The sustainable use of the forest is one of the key issues relating to environmental protection on the African continent. Forest reserves and greenery are also threatened by the excessive and chaotic use of wood and forest resources and unfortunately in Africa, the forest continues to dwindle. There are however measures against deforestation and sustainably managed forests are being given labels. Broad overview…
Unmistakably, the World Forestry Congress affirms that the planet has lost 129 million hectares of forest cover in the past 25 years, in other words, the equivalent of the land area of South Africa, and the African continent is far from being spared. Organised every six years by the Food and Agriculture Organisation (FAO) of the United Nations, this Congress was held for the first time on African soil in Durban, in September 2015. It was reiterated at the Congress that four African countries are among the ten countries where deforestation is the highest in the world: Sierra Leone, Liberia, Guinea, Guinea Bissau as well as the Congo Basin area [Cameroon, Gabon, Central African Republic (RCA), Democratic Republic of Congo (DRC)] In DRC, which has the largest forests in Africa, the absence of regulations has heightened the illegal felling of endangered species such as Wengé wood.
With the boost in the cultivation of oil palm and rubber, the whole of Africa is experiencing an increase in deforestation, the Greenpeace association emphasized in its report published this Tuesday, 23rd February. «We are currently witnessing a real mad dash on African forests» the NGO indicated in the 28 page document, because «investments in Africa are increasing, attracted by ideal climatic conditions and particularly non restrictive regulations which are not enforced or which are specifically favourable to foreign investment. »
Accra, Ghana’s capital city, will soon host the « Forests for the Future – New Forests for Africa» conference from 16 to 18 March 2016, and participating will be the former Secretary General of the UN, Kofi Annan. The aim will be to arrive at recommendations in terms of good reforestation practices as well as source funding.
Fortunately, as a result of the work of environmental NGOs and consumer associations, major agro-food companies are increasingly obliged to adhere to the principle of « zero deforestation», particularly in respect of their production of key agricultural commodities (palm oil, cocoa, soya). These commodities are responsible for about 70% of global deforestation. More than 80% of deforested land worldwide is used for agricultural purposes. Industrial agriculture accounts for one third of Africa’s deforestation.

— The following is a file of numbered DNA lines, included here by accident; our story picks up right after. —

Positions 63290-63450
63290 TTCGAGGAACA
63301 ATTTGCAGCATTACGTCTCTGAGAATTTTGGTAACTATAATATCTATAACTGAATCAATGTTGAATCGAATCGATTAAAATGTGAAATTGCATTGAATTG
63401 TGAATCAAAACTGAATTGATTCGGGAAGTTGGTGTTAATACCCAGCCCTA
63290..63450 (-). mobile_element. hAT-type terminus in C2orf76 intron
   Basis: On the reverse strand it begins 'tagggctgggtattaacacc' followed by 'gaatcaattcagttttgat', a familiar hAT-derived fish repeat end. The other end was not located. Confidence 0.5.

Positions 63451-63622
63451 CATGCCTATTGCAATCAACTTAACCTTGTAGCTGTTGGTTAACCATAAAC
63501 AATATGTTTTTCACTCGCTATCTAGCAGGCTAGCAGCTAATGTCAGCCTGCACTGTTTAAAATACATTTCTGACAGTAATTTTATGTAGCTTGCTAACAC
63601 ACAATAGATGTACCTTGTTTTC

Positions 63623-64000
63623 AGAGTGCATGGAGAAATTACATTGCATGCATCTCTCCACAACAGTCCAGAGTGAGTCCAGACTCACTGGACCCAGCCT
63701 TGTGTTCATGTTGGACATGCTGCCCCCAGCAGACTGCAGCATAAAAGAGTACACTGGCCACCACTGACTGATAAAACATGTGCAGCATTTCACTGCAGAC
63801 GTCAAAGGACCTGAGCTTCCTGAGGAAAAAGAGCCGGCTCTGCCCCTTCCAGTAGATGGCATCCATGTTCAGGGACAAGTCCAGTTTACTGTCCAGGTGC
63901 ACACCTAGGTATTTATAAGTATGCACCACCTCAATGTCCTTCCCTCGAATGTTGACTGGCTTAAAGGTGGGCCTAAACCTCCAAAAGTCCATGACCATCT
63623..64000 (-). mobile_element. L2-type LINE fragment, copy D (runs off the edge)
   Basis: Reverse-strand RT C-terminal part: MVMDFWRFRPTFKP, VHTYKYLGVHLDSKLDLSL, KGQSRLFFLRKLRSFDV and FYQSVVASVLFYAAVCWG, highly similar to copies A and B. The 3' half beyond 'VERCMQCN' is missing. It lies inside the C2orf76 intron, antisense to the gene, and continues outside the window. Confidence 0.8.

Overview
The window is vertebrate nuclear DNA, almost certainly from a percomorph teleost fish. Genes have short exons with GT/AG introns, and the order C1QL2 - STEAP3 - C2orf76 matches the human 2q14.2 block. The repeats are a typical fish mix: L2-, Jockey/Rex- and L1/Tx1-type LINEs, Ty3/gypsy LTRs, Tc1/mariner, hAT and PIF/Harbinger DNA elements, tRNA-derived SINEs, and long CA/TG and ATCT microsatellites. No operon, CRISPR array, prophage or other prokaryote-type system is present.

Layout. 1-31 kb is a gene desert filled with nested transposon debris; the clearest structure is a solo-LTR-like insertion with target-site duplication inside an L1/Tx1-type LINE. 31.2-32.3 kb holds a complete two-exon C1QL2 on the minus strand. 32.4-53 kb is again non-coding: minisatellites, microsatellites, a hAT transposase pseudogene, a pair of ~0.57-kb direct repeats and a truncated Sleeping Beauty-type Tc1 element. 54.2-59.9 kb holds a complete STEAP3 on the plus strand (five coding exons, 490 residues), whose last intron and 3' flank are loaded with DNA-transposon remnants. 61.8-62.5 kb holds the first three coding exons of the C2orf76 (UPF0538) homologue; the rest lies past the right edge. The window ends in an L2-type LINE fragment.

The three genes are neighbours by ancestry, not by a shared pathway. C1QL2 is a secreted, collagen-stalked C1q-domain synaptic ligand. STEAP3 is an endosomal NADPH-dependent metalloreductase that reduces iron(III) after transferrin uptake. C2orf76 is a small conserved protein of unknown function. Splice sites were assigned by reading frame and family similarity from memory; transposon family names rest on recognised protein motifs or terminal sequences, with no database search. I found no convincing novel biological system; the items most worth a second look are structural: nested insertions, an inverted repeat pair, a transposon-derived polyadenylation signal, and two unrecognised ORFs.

In addition to their commitment to « zero deforestation » major companies seeking to improve their reputation are adhering to the expectations of the REDD programme of the United Nations (Reducing Emissions from Deforestation and Forest Degradation or Réduction des émissions liées à la déforestation et la dégradation des forêts in French). Established in 2008, this programme (and the ensuing REDD+) is aimed at compensating for the loss of revenue to developing countries as a result of reforestation activities.
Cote d’Ivoire is also trying to put in place a national REDD+ strategy with a focus on decoupling agricultural development and deforestation. They will initially put in place, on a pilot basis, measures for the « payment of environmental services», in other words, positive action towards the preservation of the ecosystem. For example measures relating to water management, preservation of forests, biodiversity and the countryside…
The concept of «zero deforestation» is however ambiguous and its implementation, difficult. In addition, it is difficult to obtain funding for it. We must however, hope that these initiatives are only the beginning and reflective of a growing awareness.
For more information on:
The Conference Video Presentation Forests for the Future, New forests for Africa!